The 5 recipes of love relationships that last

And the more I learn about these questions, the more difficult the answer. In fact, studying relationships by being a couple is not easy. In fact, learning what it takes to succeed in a relationship while being in a relationship yourself is, at best, a source of frustration and therefore growth; at worst, a real disaster.

Most of us know that the beginnings of most relationships tend to be filled with love, passion and cheese plates … and that this “honeymoon phase” inevitably ends. Yet, couples who walk last for a reason. Over time, they work together as a team to create a loving and comfortable atmosphere. While everyone is different, I think that the recipe for lasting love is favored by certain qualities …

According to my observations and research, here are the five characteristics of romantic relationships that last


1. Dedication

A competent clinician can say in less than 10 minutes of dating if a couple has a chance to last. How? By asking a simple question: “How engaged are you in this work? The commitment of everyone in the relationship not only tells us if it will last, but also tells us the level of overall satisfaction of both partners.

Let’s face it: relationships require work! Both partners must be willing to work together and not against each other. That said, it is important to note that conflict does not necessarily make a bad relationship. As long as both parties are willing to work to make the relationship work, there is a good chance they will succeed.

2. Appreciation

Couples who stay together are not happy to love one another, but they actively appreciate each other. Contrary to what Disney says, love is not enough. Walking couples truly admire and respect the other’s point of view, values ​​and goals. It is a practice that requires a sustained effort.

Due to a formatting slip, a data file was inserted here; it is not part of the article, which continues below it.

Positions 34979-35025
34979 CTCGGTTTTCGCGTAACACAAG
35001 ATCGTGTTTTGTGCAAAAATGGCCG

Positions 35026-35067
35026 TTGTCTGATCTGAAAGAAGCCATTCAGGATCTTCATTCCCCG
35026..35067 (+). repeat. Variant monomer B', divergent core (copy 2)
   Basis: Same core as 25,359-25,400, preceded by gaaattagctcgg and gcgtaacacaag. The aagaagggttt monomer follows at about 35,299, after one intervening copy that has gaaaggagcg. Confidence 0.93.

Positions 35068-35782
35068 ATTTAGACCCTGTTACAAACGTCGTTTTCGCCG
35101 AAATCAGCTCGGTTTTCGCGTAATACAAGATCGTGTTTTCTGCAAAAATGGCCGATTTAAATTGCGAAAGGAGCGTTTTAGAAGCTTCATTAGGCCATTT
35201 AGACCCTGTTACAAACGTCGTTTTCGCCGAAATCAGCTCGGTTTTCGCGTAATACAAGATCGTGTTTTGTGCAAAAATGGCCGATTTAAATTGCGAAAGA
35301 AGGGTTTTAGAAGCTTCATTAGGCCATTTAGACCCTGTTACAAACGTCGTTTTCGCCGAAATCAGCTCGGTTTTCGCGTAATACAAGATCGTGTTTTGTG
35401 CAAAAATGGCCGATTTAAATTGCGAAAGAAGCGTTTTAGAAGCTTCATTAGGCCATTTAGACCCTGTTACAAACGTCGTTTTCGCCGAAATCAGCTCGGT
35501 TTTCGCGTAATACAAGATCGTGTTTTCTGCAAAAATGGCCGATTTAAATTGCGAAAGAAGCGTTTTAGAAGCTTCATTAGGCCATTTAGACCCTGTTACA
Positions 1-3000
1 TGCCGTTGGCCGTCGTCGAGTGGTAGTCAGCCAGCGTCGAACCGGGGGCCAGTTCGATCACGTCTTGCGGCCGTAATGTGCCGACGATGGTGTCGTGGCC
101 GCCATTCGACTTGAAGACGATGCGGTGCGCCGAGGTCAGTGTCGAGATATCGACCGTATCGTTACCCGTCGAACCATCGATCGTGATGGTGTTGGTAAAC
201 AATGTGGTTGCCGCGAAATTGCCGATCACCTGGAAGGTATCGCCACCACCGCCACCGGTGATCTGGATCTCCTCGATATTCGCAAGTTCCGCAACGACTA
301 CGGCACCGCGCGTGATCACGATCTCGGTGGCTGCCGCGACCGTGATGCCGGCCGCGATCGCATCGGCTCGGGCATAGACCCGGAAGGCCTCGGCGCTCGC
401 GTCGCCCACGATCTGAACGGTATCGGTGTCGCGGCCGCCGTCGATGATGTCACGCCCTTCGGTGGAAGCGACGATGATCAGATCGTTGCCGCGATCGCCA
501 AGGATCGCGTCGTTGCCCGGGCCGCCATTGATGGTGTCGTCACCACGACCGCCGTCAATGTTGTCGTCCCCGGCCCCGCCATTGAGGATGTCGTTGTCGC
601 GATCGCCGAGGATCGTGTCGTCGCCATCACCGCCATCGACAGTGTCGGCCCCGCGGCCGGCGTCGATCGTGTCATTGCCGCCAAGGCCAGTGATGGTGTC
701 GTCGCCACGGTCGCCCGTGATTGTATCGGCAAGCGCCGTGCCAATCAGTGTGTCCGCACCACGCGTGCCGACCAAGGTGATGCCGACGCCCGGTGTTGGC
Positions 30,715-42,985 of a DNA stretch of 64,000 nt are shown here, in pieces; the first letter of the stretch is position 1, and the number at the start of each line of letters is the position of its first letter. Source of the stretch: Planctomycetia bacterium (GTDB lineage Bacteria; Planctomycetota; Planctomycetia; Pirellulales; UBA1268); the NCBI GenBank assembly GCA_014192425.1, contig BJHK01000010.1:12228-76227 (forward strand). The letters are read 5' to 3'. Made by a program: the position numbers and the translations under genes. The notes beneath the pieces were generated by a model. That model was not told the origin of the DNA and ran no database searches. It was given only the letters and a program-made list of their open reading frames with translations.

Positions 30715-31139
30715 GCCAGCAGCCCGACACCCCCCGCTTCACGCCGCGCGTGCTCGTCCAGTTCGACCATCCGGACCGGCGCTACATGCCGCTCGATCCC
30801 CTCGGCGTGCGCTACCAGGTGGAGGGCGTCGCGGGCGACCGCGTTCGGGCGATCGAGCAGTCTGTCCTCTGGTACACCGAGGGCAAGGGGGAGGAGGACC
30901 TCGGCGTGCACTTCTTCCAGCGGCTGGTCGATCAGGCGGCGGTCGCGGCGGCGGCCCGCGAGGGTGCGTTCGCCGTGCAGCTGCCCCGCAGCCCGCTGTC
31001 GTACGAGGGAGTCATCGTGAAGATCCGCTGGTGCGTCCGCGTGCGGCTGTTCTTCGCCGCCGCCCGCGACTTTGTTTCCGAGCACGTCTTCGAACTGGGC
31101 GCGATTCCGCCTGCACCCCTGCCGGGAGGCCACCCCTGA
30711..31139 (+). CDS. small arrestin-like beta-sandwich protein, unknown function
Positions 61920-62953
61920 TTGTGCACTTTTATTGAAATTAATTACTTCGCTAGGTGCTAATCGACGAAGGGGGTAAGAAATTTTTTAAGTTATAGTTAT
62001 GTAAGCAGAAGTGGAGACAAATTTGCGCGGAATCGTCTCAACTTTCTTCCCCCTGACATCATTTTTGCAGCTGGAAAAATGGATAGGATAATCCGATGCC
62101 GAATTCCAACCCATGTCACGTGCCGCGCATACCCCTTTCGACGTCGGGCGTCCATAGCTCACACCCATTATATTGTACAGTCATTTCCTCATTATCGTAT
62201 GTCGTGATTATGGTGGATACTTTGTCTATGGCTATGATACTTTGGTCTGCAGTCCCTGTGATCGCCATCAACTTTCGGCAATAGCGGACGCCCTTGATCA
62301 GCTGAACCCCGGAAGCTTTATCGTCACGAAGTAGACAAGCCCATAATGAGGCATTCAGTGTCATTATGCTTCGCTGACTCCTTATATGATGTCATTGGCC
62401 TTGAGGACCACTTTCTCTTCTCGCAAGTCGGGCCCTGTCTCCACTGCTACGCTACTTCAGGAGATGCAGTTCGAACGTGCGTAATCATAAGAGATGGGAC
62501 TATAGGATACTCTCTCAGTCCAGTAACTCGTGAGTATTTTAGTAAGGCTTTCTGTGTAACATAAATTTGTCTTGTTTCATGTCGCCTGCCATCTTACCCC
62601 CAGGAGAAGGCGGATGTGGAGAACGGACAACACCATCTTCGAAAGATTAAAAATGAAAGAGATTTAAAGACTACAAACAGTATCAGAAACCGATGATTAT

3. Empathy

Empathy, unlike sympathy, is about understanding how others feel about their point of view, rather than projecting our own emotions on them. Happy couples work actively to understand and validate each other’s emotional states, which, in turn, increases positive behavior in society (such as helping and volunteering). Getting out of your comfort zone, on occasion, is essential for the other person to feel important.

4. Intimate relationship

We are conditioned to believe that attraction inevitably disappears over time. As you get older, men may experience a drop in testosterone and it may take longer and work to feel excitement. Women, on the other hand, have proportionately more estrogen and feel more excitement.

This increase in desire coupled with the decline of man’s excitement can have an impact on self-esteem and the relationship itself. At this moment, the attraction becomes even more important. The good news is that chemistry increases when both people share the reasons why they are attracted to the other person, whether physically or emotionally.

5. Companionship

Happy couples like to spend time together. I’m not just talking about sitting next to each other watching shows while eating freshly ordered meals. I’m talking about spending quality time together and making it a priority.

Of course, sometimes we are tired and want a vacation, which is normal. But just as communication requires work, creating quality time with your partner requires as much.

This may seem obvious, but you would be surprised to see the number of couples who spend time together just for shopping, discussing daycare, or arguing over who left the toothpaste stopper open.

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